This week in class we focused on participatory museums. I’ve always had a fascination with exhibits that allow the visitor to get involved. I think that it provides an excellent opportunity for visitors to take an active part in their learning and also allows them to connect with other visitors, making their visit a social experience. I love exhibits that allow visitors to write and share their experiences regarding a certain topic. I always find it interesting to read others’ responses and try to imagine their background. I mentioned in a previous post that I visited the National Museum of Natural History’s exhibition on human origins in which there was a kiosk that asked visitors to respond to the question of what it means to be human. I stood there for awhile reading answers people had given and wondering what experiences in their life made them answer the question in that way.
I’m not sure what it is about seeing small snippets of other people’s thoughts and stories that appeals to me, but apparently I’m not the only one who enjoys this type of exhibition. I was inspired by the discussion in class to do a bit of searching regarding how visitors respond to participatory museums. I decided to search YouTube for reviews of the Santa Cruz Museum of Art & History, the museum in which Nina Simon (author of The Participatory Museum) is the executive director. Both Nina and the MAH came up multiple times throughout the discussion, so I wanted to see what people were saying about Nina’s ideas applied in the museum. One of the first videos I found was this one which told the story of Sangye Hawke who decided to write a historical fiction novel after participating in the MAH’s Memory Jar exhibition.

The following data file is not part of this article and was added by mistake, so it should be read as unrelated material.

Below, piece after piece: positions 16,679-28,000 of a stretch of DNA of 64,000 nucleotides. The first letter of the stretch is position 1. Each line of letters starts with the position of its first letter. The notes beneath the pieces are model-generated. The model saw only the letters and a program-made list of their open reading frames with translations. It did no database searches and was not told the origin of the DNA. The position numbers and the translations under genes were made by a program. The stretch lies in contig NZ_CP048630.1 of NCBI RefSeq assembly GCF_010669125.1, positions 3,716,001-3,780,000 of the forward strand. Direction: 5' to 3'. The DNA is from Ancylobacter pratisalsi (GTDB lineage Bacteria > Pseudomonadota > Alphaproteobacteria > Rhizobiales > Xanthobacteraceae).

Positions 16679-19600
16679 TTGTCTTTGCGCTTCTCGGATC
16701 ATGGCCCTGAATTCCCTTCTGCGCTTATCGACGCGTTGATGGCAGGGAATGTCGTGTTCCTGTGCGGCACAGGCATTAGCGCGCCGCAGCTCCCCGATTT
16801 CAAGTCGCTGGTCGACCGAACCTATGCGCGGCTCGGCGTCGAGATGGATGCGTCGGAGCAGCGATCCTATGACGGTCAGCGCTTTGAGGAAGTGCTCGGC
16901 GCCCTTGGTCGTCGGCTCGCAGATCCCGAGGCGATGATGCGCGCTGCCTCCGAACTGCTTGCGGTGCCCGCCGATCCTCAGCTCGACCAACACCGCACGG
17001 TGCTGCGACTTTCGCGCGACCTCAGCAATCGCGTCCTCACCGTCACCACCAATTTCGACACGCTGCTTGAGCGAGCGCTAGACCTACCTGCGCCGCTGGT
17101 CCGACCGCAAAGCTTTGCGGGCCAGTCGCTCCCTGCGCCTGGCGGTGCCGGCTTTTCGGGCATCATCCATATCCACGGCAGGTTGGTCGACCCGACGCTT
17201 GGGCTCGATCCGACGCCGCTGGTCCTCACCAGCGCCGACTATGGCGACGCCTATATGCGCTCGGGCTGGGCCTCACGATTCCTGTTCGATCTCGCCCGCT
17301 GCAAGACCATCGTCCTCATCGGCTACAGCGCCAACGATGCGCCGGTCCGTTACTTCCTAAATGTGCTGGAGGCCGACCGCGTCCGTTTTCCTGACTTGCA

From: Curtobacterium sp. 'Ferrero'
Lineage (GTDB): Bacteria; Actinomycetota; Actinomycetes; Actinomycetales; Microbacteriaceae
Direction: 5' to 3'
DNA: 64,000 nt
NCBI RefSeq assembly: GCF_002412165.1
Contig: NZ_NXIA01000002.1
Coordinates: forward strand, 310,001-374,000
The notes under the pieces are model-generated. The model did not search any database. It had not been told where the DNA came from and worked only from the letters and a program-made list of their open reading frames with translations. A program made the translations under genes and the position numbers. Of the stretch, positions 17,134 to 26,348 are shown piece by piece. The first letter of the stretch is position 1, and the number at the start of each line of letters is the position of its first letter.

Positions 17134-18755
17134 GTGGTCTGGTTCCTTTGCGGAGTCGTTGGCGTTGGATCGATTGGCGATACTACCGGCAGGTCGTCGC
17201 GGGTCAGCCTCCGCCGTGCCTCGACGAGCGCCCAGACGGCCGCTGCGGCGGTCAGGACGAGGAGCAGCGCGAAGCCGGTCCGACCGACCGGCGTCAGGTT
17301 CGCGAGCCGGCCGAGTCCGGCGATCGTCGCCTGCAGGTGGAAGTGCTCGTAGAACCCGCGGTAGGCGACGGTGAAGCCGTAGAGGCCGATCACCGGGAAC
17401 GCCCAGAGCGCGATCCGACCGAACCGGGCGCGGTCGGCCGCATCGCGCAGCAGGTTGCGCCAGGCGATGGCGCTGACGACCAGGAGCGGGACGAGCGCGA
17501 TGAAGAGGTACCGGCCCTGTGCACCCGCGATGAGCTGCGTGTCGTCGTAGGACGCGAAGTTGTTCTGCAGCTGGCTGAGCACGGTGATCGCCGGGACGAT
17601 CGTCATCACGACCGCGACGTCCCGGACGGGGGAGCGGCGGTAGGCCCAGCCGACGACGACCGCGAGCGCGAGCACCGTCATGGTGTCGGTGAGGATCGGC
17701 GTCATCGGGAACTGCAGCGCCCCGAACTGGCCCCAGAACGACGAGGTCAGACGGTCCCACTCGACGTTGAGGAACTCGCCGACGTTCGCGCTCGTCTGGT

I also wanted to see any negative reaction to participation in museums. I found this opinion piece from the New York Times in 2013. The author, Judith H. Dobrzynski, argues that she has seen museums give the public the opportunity to help make decisions about exhibitions, but believes that this responsibility belongs to the professionals because she claims these decisions are their purpose. In response to this I would respond that museums giving visitors the chance to give input on decisions does not take the authority away from the museum professionals. If the public is allowed to choose for instance a local artist that will be featured in the museum, the professional has decided the artists to choose from. She also claims that art museums that add in participatory ideas might lose their identity. While a large part of the experience of an art museum for art lovers is contemplation and reflection, I believe that adding participation doesn’t have to take that away. Instead, it can add to the experience by widening the audience that the museum appeals to and allowing this wider audience to interact with pieces that they might not have interacted with otherwise.
Judith also wrote this blog post after her opinion piece was cited by a critic of participatory museums in Santa Cruz. The post discusses the mission statement of the MAH (seen below), which changed after Nina Simon became the director and implemented participatory experiences.
So does participation have a positive effect on visitors? Do they enjoy participating? I think that it depends largely on the way participation is handled. If participation is forced upon visitors, I think it could have a negative effect, but giving visitors the option to participate is beneficial to helping them learn. It allows them to take control over their learning. As a visitor, I enjoy being able to participate through interactives. I personally don’t think that participation takes away from what museums are or should be, but rather it expands upon what a museum can be.